Nine CLA Professors receive 2022 Poly Reps Terrance Harris Awards
By Sophie Lincoln
2022 Poly Reps Mentorship Awards Ceremony
At this year’s celebration of the 2022 Poly Reps Terrance Harris Mentorship Awards, nine members of the College of Liberal Arts’ faculty were recognized for their impact on Poly Reps students: psychology Lecturer Elizabeth Barrett, English Lecturer Leslie St. John, ethnic studies Lecturer Damien Paul Montaño, psychology Professor Julie Garcia, communication studies Professor Bernard Duffy, psychology Lecturer/incoming Assistant Professor Susana Lopez, ethnic studies Lecturer jaime ding, theatre and dance Assistant Professor Karin Hendricks and ethnic studies Lecturer Lizzie Lamoree.
Poly Reps students are involved in the university’s ambassador program, overseeing university committees including Campus Tours, Special Events and School Visits and Presentations. There are roughly 40 students who participate in the organization to assist in promoting Cal Poly to prospective students and their families, alumni, potential donors and friends of the university.
Psychology Lecturer Elizabeth Barrett was recognized for her influence on Poly Rep Cate Armstrong.
“One award will never do your impact on the world justice, but I hope you too feel seen in all the ways you choose to give yourself time and time again,” Armstrong wrote in a letter nominating Barrett for the award.
When teaching, Barrett prioritizes engaging students through music, discussions and participation “that they didn’t expect,” Barrett said. “I believe that it’s the duty of the elders in our community to act as beacons for the next generation so that they don’t spend all of their time reinventing the wheel but are free to build on what has already been learned by previous generations.”
English Lecturer Leslie St. John, also nominated by Armstrong, received an award for her strength as an educator.
“I embrace the pedagogy of wholeness, which shifts obstacles to opportunities,” St. John said. “I love seeing students cultivate the muscle of introspection.”
Ethnic studies Lecturer Damien Paul Montaño received an award for their work to create a safe space and be a mentor for students who feel marginalized.
“It can make all the difference when [students] see themselves reflected in their guides,” Montaño said. “Mentorship in all its forms can change the student narrative from one surviving to [one] thriving.”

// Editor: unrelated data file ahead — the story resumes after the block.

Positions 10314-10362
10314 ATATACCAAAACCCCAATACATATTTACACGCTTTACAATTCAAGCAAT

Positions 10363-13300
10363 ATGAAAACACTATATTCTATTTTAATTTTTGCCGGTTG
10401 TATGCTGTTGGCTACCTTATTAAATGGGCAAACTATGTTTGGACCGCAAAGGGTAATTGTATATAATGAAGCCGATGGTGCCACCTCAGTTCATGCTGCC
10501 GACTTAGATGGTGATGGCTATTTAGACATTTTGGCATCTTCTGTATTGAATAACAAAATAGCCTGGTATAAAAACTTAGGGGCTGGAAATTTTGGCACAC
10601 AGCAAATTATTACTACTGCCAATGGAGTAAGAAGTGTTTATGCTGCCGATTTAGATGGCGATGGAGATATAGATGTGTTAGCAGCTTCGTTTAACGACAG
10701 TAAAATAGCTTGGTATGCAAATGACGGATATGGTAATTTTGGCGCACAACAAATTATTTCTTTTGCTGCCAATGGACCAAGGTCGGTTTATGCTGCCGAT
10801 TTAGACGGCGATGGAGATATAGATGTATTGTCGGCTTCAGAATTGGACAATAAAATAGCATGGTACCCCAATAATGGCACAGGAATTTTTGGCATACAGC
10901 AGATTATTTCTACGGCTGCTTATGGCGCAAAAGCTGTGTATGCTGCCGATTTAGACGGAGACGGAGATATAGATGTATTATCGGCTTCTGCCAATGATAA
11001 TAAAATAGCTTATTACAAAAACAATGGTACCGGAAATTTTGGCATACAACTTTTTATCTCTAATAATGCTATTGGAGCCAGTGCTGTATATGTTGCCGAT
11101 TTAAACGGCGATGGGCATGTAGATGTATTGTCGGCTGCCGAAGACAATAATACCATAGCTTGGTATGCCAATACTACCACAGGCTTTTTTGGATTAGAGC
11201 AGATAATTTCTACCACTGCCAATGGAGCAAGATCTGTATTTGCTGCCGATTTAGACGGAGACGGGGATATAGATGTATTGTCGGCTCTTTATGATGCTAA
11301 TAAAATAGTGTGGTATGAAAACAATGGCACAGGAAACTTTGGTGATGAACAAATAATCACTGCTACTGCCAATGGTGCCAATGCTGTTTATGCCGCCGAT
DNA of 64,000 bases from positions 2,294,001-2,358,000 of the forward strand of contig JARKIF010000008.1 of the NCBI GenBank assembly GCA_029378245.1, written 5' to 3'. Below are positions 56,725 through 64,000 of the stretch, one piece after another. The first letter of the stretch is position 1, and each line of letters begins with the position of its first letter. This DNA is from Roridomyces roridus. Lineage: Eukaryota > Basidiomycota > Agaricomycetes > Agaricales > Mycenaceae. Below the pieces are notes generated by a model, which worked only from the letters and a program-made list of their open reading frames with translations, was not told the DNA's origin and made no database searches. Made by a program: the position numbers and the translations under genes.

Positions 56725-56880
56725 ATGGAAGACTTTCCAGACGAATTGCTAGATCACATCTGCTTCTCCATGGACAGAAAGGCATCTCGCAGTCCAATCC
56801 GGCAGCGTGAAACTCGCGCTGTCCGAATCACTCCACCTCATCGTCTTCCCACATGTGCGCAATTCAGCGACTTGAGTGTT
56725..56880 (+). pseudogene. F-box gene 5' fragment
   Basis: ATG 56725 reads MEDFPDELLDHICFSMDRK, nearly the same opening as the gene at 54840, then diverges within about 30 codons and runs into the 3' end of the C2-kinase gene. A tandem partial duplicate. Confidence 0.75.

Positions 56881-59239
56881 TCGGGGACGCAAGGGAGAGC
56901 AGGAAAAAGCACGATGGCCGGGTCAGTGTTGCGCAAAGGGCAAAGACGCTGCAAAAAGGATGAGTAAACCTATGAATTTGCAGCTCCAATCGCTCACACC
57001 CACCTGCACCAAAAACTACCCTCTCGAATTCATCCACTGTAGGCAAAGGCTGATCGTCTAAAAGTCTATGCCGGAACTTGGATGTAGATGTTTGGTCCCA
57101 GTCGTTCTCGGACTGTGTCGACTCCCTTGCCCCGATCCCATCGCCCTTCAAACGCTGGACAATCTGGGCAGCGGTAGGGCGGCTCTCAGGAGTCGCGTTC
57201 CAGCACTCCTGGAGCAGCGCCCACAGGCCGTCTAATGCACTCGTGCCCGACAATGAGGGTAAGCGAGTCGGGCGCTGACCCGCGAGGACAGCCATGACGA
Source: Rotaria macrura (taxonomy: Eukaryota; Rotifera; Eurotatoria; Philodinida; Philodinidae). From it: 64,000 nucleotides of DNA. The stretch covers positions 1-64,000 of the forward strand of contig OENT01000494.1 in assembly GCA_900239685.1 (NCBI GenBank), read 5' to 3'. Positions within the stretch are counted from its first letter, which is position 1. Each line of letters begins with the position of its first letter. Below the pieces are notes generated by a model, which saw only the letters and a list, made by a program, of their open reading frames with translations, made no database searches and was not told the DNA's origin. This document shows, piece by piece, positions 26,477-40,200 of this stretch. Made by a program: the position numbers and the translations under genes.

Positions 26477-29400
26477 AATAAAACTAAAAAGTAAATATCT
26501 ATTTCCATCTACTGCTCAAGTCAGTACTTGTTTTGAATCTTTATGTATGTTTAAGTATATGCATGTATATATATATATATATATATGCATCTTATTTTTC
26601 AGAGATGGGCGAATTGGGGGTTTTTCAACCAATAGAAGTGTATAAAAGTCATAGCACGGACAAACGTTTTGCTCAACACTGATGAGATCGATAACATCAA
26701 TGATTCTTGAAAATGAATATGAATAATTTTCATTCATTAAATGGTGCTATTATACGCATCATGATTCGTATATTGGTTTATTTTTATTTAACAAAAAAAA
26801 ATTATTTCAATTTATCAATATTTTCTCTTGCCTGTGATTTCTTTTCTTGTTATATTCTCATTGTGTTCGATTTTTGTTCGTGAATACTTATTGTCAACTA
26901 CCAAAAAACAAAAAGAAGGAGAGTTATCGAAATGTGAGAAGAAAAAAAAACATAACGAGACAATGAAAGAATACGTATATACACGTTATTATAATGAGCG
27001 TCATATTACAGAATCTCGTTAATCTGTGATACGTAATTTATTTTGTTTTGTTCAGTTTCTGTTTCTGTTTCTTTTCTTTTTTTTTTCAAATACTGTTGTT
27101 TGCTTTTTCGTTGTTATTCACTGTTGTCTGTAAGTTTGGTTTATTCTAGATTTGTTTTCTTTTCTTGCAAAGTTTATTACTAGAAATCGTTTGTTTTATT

Montaño said they acquired this perspective on mentorship through their own experience growing up as an Indigenous member of the LGBTQ+ community, which showed them how important guidance can be.
Similarly, psychology Professor Julie Garcia, said mentorship became important to her after guiding figures she learned from as a first-generation college student shaped her academic trajectory.
“Nothing is more satisfying than helping students reach their academic goals, and I feel very privileged to be able to mentor students in my role as a faculty member,” Garcia said.
Communication studies Professor Bernard Duffy also shares this sentiment. “It is critically important that faculty encourage students in their individual educational and career goals,” he said.
The annual Terrance Harris Poly Reps Mentorship Awards program began in 2017 to recognize Cal Poly staff, faculty and friends who have made a significant impact on a current Poly Rep.
The Terrance Harris Mentorship Awards are presented in honor of current Cal Poly Vice President of Strategic Enrollment Management Terrance Harris, who is a former advisor of Poly Reps. According to Poly Reps Ambassador Matt Sato and Poly Reps President Grace Lauer, Harris has provided mentorship of what being a Poly Rep truly encompasses, and it is important to the organization to recognize those individuals who go above and beyond for students.